The Awful, Wonderful Truth Behind Grimm's Fairy Tales

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The world is full of retellings of the Brothers Grimm lately, but Lisa Goldstein's new novel The Uncertain Places makes the world of fairy tales feel like a living place, with a long history that intersects with our own world.

The Grimms' stories are much stranger and darker than many people realize from looking at the Disneyfied versions, and Goldstein's novel reveals that even the original Grimm texts were censored by vengeful fairies. Untangling the truth about these perverse supernatural bargains, and making sense of the complicated relationship between the fairy realm and our world, requires major cunning and supreme detective work.

Goldstein's book starts off a bit slow, but soon enough you find yourself condemned to keep turning pages late into the night like a hero who's cursed to keep dancing. Spoilers ahead...


Lisa Goldstein won an American Book Award for her novel The Red Magician, and her story collection Travelers In Magic contains some of the most arresting fantasy story-telling I've ever come across. So the arrival of a new Goldstein fantasy is a major cause for rejoicing. And The Uncertain Places does not disappoint.

The Uncertain Places starts in 1971, when two young Berkeley students, Ben and Will, fall in love with two sisters, Maddie and Livvy Feierabend. The Feierabend family appears charmingly eccentric and carefree, living on a rundown house in Napa Valley winery. But they soon learn that the Feierabend clan is both blessed and chained by a bargain they made long ago with a fairy queen or evil witch – every generation, one girl in the family falls asleep for seven years, and in return the family always has good luck.


The girl who falls asleep for seven years is known as the "bondmaid," and the fairies are so keen on keeping the details of this arrangement secret, they even conspired to keep the word "bondmaid" out of the Oxford English Dictionary. We soon realize the bondmaid's sleep is not a peaceful one – while her body rests, her spirit is off fighting an endless, exhausting war in the other realm. The knowledge of this one girl's sacrifice damages the rest of the family, who live with the guilt or try to treat the affected girl like a non-person.

Everybody assumes that Maddie and Livvy's younger sister, Rose, will be the bondmaid – but just as Will and Livvy are finally cementing their love, Livvy falls into a deep, inescapable slumber. Will refuses to accept that the woman he loves will be dead to the world until her late twenties – even though he, too, is benefiting from the Feierabend luck now that he's part of the family. Will goes on a quest to discover the secret of waking up Livvy.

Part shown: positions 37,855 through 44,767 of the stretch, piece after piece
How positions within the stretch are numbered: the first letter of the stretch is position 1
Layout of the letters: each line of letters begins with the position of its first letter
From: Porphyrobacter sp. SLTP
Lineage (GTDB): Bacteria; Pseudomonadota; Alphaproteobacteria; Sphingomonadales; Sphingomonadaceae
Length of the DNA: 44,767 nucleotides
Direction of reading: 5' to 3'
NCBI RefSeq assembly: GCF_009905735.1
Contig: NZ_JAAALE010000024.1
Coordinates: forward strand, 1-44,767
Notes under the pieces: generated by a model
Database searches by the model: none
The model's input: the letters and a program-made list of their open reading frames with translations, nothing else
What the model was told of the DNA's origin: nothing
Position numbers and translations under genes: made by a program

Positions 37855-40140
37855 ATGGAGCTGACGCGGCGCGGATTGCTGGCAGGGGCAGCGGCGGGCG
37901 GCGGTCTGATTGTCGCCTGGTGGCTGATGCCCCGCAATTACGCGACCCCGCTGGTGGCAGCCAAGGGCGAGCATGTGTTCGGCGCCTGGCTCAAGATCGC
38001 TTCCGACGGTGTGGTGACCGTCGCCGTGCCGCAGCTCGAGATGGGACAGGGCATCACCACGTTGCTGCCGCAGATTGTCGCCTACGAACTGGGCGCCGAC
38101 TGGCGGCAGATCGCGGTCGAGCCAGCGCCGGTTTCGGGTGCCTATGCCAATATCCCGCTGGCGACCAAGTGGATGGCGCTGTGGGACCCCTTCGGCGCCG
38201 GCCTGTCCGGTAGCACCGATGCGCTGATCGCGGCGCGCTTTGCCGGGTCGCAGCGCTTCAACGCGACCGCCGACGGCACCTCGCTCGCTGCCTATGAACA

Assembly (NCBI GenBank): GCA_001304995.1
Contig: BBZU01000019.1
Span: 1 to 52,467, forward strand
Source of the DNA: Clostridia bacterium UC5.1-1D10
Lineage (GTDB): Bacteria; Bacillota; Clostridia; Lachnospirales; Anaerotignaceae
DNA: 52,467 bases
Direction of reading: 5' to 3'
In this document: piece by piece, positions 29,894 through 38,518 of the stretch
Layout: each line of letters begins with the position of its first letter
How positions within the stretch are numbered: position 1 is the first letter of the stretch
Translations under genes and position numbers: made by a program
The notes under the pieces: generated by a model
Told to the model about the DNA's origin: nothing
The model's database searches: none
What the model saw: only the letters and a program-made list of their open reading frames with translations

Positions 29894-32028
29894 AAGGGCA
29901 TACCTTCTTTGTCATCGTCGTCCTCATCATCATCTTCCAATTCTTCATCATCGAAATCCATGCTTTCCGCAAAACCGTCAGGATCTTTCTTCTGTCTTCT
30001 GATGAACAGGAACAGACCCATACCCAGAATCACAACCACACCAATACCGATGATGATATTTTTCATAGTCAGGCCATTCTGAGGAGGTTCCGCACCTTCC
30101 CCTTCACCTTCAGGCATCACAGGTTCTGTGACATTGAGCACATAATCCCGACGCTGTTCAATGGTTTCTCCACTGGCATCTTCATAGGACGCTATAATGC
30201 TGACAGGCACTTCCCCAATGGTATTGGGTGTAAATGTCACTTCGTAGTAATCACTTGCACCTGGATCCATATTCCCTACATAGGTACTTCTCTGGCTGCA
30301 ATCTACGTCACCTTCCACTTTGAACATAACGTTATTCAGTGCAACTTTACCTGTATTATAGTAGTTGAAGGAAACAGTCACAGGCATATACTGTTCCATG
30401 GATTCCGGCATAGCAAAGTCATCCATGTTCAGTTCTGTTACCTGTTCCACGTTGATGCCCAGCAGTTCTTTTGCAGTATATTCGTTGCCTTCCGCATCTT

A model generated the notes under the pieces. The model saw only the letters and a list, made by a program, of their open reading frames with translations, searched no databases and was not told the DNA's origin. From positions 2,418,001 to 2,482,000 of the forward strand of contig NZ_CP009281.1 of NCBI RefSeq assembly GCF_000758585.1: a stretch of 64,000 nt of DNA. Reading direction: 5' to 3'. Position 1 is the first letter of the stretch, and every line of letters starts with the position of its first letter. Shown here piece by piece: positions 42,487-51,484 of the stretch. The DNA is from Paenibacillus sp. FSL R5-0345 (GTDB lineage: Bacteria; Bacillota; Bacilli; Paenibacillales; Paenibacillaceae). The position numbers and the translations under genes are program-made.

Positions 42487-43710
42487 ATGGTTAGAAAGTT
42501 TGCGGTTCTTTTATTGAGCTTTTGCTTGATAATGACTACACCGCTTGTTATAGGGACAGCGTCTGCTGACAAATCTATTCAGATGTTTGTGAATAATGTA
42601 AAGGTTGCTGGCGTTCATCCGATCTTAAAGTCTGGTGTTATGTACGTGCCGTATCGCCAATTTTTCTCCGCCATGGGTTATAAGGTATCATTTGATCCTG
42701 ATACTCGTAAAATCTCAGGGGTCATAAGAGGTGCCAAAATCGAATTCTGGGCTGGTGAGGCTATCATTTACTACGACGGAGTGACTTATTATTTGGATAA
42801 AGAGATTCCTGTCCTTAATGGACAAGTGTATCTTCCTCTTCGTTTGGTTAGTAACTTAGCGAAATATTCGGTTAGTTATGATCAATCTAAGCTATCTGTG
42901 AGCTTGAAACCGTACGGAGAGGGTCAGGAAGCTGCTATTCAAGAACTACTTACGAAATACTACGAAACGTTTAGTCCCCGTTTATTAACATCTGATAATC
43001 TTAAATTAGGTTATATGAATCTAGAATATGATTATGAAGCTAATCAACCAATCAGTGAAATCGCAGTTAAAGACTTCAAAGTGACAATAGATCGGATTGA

Will keeps poking into the hidden world of the fairies, invading their hidden places and digging into their buried lore – until the fairies finally punish Will for his intrusions. The fairies curse Will to be their slave for 50 years, cleaning the houses of people whom the fairies have had dealings with.

Can Will escape from the fifty-year curse? Can he figure out a way to rouse his beloved from her unnatural coma? A lesser novel would dwell on these questions for the bulk of the story. But Goldstein's tale moves quickly, much like a real fairy tale, and in many ways the story gets going after Will has already outwitted the fairies and gotten both his freedom and his girlfriend back. The question of what happens after you've outsmarted the evil witch – or have you really? – turns out to be much, much more interesting than how you go about outsmarting her.


Goldstein keeps the reversals and tests coming, because every time you've made it through one riddle, there's always another one after that. There are endless traps and deceptive boons in fairyland. Part of the fun of the book is watching Will, Livvy and the other characters navigate this tricky world and untangle all of its mysteries.

At the same time, the sprawling story of the Feierabend family provides its own kind of magic – through eyewitnesses and source documents that Will uncovers, we learn about the family's past as bootleggers during Prohibition and the people, over the decades, who have sought to join the family and take advantage of their amazing luck. Over time, Goldstein reveals more of what makes this particular family so special, and why the fairies chose this particular brood.


Ursula K. Le Guin provided the cover blurb for this book, and she's also credited with helping with some research stuff in the acknowledgements. And there is something very reminiscent of Le Guin's recent work in this novel, especially the later Earthsea novels. Towards the end of the novel, especially, Goldstein leads you towards a realization that dealing with the fairy realm is more a task of understanding, rather than vanquishing, your opponent. What appear to be battles may actually be something very different. And victory and defeat both involve different ways of creating a balance between our realm and another one.

The final truth Goldstein reveals about the Grimm Brothers' fairy tales is that they, in turn, imprison the other-worldly creatures they describe. The "evil witch" queen who takes our children is stuck in that role, because that's the role we've imagined for her. We're imprisoning the fairies as much as they're imprisoning us. Freedom isn't a state of being – it's a riddle whose answer changes over time.